When Dr. Leo Liebenstein's wife, Rema, comes through the door of
their apartment carrying a "russet puppy", he knows instantly that she's an
impostor. First of all, Rema doesn't like dogs. And secondly, though this
simulacrum has the same "hayfeverishly fresh scent" in her hair, "same tucking
behind ears of dyed cornsilk blond", and does a perfect imitation of Rema's
Argentine accent with "halos around the vowels", he's certain she's not his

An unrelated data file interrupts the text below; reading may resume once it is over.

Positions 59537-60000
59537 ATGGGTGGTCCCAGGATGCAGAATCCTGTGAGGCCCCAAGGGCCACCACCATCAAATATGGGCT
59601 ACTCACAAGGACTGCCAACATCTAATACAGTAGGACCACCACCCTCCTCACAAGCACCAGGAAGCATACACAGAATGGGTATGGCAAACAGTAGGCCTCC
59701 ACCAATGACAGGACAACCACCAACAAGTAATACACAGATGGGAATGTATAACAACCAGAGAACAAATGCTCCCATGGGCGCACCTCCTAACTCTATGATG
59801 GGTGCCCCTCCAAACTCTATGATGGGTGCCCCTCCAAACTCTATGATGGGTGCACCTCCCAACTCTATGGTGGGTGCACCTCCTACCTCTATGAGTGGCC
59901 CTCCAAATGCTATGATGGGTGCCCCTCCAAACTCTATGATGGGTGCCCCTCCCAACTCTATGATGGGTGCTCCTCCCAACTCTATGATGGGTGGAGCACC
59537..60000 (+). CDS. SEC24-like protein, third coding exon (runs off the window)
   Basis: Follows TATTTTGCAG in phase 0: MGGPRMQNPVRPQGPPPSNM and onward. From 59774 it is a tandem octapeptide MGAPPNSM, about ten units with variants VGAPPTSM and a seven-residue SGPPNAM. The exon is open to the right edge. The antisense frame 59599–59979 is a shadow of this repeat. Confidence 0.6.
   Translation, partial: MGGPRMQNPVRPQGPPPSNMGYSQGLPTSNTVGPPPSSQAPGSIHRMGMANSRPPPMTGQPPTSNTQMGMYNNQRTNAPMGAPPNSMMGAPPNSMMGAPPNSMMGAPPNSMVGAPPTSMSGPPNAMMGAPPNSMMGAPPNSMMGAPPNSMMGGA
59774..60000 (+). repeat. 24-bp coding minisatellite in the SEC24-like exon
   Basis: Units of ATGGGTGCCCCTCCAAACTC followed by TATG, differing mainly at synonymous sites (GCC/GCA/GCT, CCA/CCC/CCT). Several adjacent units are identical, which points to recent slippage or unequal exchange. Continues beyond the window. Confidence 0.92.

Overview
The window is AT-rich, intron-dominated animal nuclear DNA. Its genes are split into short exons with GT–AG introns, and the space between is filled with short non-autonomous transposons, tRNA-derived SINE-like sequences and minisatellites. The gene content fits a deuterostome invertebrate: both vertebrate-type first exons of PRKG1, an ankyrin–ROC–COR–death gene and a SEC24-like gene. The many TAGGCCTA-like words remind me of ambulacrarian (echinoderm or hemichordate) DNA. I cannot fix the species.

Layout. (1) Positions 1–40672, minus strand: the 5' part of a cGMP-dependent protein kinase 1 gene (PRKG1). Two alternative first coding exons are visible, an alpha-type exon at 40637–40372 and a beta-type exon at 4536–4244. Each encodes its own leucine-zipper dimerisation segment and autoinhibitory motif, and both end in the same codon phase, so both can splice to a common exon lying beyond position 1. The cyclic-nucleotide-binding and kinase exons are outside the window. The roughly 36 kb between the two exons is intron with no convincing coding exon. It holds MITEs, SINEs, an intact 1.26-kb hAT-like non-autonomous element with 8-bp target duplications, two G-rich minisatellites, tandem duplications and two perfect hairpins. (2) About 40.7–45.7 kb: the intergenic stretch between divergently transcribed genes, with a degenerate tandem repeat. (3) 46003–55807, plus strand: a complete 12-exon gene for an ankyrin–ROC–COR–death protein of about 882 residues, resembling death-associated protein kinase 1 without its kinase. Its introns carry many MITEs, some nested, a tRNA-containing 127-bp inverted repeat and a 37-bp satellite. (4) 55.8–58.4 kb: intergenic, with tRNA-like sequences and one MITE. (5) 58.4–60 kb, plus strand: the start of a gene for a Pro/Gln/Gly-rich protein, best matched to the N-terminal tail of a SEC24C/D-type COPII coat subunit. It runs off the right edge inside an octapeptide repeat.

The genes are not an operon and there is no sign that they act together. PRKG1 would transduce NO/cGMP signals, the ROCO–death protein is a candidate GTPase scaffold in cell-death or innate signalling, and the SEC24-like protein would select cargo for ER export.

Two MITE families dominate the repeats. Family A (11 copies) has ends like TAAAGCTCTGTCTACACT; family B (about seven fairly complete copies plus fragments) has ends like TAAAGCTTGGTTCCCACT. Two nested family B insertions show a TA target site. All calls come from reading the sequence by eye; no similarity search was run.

Rema. Either Dr. Leo Liebenstein's mind is fracturing or the reality of the book
is fractured, and the novel perches on this dangerous ledge, playing with one
foot over the precipice, inviting the reader to decide where it will land. Equal
parts intellectual exercise and emotional Rorschach, negotiating the web of
reality is part of the great delight of reading this gorgeous and brilliantly
No doubt, ...
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